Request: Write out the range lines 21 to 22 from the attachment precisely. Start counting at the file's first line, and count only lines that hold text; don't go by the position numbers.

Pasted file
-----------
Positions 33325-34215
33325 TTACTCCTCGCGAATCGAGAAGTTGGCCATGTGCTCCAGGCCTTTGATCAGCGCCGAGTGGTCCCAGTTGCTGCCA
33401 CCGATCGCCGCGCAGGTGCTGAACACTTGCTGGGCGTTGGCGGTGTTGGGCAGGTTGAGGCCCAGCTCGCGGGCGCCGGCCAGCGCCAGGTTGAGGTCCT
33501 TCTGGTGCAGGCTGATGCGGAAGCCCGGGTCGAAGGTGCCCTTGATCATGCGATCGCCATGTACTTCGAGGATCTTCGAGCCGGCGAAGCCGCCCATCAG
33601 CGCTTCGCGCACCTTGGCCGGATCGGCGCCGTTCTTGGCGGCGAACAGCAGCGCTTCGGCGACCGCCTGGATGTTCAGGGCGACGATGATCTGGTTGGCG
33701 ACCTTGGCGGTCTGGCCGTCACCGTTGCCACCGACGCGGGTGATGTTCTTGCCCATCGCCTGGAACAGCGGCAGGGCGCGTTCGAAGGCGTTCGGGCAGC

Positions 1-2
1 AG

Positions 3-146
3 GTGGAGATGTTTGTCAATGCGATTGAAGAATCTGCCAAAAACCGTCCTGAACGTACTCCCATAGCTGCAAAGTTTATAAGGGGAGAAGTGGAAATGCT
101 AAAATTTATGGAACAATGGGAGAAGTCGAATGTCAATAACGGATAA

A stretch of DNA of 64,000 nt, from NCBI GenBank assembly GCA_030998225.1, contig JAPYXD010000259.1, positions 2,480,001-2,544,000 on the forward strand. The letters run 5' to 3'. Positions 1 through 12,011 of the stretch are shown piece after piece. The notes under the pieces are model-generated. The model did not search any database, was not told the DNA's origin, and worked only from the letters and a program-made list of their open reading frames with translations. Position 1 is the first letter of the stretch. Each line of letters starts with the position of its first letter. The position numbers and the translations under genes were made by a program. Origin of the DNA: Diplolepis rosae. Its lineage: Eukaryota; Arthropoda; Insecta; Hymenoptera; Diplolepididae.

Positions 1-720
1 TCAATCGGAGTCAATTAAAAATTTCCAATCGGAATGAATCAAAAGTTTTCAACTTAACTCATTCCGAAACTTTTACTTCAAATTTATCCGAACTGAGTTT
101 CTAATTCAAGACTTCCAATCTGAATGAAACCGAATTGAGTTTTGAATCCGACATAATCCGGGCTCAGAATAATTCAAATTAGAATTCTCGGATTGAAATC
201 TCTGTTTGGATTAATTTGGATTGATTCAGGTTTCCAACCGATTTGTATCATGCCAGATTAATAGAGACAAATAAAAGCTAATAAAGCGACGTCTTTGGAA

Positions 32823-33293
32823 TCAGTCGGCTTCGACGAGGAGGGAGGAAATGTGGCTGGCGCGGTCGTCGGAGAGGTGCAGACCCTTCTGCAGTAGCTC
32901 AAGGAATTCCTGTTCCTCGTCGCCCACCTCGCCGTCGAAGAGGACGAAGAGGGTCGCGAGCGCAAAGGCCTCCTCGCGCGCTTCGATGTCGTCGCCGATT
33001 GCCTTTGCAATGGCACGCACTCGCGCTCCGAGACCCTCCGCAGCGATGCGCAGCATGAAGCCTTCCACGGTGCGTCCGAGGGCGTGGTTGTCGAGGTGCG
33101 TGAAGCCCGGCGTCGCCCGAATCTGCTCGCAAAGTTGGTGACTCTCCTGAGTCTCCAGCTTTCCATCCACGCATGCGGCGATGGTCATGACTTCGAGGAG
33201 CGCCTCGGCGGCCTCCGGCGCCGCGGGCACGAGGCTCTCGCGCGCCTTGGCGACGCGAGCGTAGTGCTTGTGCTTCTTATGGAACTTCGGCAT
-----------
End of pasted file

33101 TGAAGCCCGGCGTCGCCCGAATCTGCTCGCAAAGTTGGTGACTCTCCTGAGTCTCCAGCTTTCCATCCACGCATGCGGCGATGGTCATGACTTCGAGGAG
33201 CGCCTCGGCGGCCTCCGGCGCCGCGGGCACGAGGCTCTCGCGCGCCTTGGCGACGCGAGCGTAGTGCTTGTGCTTCTTATGGAACTTCGGCAT